Loyola University Chicago

School of Education

4th Annual CTPP Summer Mentor Institute for CPS teachers

4th Annual CTPP Summer Mentor Institute for CPS teachers

The Chicago Teacher Partnership Program (CTPP) is a 5-year grant project designed to prepare highly qualified teacher candidates and to support mentor teachers with professional development and other resources. CTPP functions in collaboration with four Chicago partner universities: Loyola University Chicago, National-Louis University, Northeastern Illinois University, and the University of Illinois at Chicago. 

In addition to these universities, the CTPP partnership works with the Chicago Public Schools (CPS).  Loyola’s CPS partners are Goudy Technology Academy, Horace Greeley Elementary School, Jordan Elementary Community School, Pulaski International School, and Thurgood Marshall Middle School. 

For the past four years, Loyola’s CTPP has hosted a Summer Mentor Institute. Twenty-five CPS teachers attended this year’s program from June 23–25. Sessions focused on using technology to manage instruction, effective strategies for English language learners, visual literacy, and inquiry circles to support student research.

The first day of the Institute began with a half-day presentation by Dan August, an eighth-grade language arts teacher at Thurgood Marshall Middle School. August introduced Google Forms for classroom use. Teachers created their own documents and were introduced to apps appropriate for data collection.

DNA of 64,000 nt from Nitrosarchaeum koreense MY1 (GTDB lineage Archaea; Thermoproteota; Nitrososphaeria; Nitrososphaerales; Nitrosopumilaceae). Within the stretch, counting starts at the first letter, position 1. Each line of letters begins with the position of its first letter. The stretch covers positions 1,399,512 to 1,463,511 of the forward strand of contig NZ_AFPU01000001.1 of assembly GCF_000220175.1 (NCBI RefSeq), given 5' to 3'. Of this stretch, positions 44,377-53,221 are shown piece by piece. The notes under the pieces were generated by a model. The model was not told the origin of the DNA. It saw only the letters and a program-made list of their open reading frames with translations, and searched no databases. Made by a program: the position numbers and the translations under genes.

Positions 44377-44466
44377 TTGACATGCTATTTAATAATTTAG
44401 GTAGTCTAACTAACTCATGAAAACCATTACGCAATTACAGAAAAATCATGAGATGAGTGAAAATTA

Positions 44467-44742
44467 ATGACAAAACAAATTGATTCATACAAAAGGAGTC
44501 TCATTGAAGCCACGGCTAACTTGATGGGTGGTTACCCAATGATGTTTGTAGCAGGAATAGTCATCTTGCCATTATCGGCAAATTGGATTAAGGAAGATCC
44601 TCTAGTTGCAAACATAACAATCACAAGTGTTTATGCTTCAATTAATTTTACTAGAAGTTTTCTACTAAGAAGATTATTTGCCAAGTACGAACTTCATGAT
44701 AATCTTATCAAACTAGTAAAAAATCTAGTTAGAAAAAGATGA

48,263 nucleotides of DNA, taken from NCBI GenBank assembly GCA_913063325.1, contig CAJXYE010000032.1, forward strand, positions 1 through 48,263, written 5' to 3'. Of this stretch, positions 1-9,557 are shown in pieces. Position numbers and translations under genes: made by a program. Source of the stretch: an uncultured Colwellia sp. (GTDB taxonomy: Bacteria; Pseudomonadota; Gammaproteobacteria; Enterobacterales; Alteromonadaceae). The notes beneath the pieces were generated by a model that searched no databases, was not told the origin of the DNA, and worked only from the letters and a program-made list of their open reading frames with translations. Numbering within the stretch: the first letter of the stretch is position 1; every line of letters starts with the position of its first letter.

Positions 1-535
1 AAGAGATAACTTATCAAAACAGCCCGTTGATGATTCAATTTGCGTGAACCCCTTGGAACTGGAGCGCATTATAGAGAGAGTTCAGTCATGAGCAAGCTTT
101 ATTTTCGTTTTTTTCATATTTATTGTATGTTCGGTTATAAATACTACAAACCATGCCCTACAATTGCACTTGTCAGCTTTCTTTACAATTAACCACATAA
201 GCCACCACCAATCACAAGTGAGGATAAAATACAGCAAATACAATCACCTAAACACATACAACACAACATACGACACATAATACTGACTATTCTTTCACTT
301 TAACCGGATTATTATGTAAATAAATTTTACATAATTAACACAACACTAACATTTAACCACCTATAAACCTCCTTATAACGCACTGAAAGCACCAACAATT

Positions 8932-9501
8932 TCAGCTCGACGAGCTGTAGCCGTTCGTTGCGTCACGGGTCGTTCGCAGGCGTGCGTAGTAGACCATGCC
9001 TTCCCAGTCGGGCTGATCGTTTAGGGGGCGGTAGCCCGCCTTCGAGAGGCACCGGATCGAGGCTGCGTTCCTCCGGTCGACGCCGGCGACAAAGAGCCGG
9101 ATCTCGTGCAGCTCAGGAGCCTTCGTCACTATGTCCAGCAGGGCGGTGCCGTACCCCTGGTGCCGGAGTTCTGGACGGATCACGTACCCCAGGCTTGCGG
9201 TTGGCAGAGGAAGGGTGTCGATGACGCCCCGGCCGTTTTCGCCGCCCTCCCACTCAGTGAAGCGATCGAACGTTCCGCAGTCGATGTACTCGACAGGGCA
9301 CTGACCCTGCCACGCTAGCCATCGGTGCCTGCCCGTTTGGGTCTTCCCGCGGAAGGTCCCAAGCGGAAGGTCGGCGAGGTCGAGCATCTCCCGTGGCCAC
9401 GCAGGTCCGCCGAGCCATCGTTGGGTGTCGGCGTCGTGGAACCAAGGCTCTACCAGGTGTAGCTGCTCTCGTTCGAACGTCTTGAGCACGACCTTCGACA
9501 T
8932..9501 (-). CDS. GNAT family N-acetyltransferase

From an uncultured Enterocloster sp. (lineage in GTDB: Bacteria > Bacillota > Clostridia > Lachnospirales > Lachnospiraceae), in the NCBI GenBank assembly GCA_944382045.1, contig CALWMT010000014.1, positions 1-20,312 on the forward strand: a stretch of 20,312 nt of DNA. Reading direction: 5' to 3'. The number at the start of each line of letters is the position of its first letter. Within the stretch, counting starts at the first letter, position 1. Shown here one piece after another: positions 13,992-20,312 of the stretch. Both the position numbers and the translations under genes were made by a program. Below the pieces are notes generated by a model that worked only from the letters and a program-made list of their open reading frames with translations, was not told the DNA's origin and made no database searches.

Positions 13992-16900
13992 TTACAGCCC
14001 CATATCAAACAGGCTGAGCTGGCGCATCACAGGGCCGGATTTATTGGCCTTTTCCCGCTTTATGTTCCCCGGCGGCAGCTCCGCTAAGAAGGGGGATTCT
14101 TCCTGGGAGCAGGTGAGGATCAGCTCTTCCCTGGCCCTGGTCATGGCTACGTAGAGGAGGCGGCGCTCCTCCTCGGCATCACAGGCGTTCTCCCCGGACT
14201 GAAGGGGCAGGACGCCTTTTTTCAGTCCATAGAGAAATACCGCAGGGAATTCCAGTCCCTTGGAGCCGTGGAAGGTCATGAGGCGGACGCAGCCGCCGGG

In the afternoon, Heather Sinense, a fifth-grade teacher from Oak Terrace School in Highwood and a Loyola adjunct faculty member, discussed authentic learning activities to foster language and literacy development for second- language learners.  Throughout this hands-on session, participants were urged to reflect on the learning process and classroom application.

The Art Institute of Chicago was the venue of the Institute’s second day. Teachers were challenged to increase their familiarity with inquiry-based teaching methods that included observation strategies, open-ended questioning, and object-based learning.  

In preparation for their Art Institute visit, teachers started reading “The Sixty-Eight Rooms” by Marianne Malone,  a mystery book that takes place in the Art Institute’s popular Thorne Rooms Exhibit. In the afternoon, the teachers explored the Thorne Rooms, thus giving them an opportunity to apply strategies learned in the morning session. 

On the final day of the 2014 Summer Institute, Katie Muhtaris, a fifth-grade teacher at Burley School, focused on inquiry-based classroom strategies.  This session provided teachers with foundational skills to implement inquiry circles in their own classrooms.  Muhtaris shared multiple examples of how to promote curiosity and research skills using hands-on learning and video resources. 

Participants left the institute with a wealth of new knowledge and professional resources to bring back to their classrooms. Each teacher created an action plan with ideas and strategies to be implemented during the coming school year. Action plan progress will be reported at the CTPP Fall Symposium on November 20, 2014.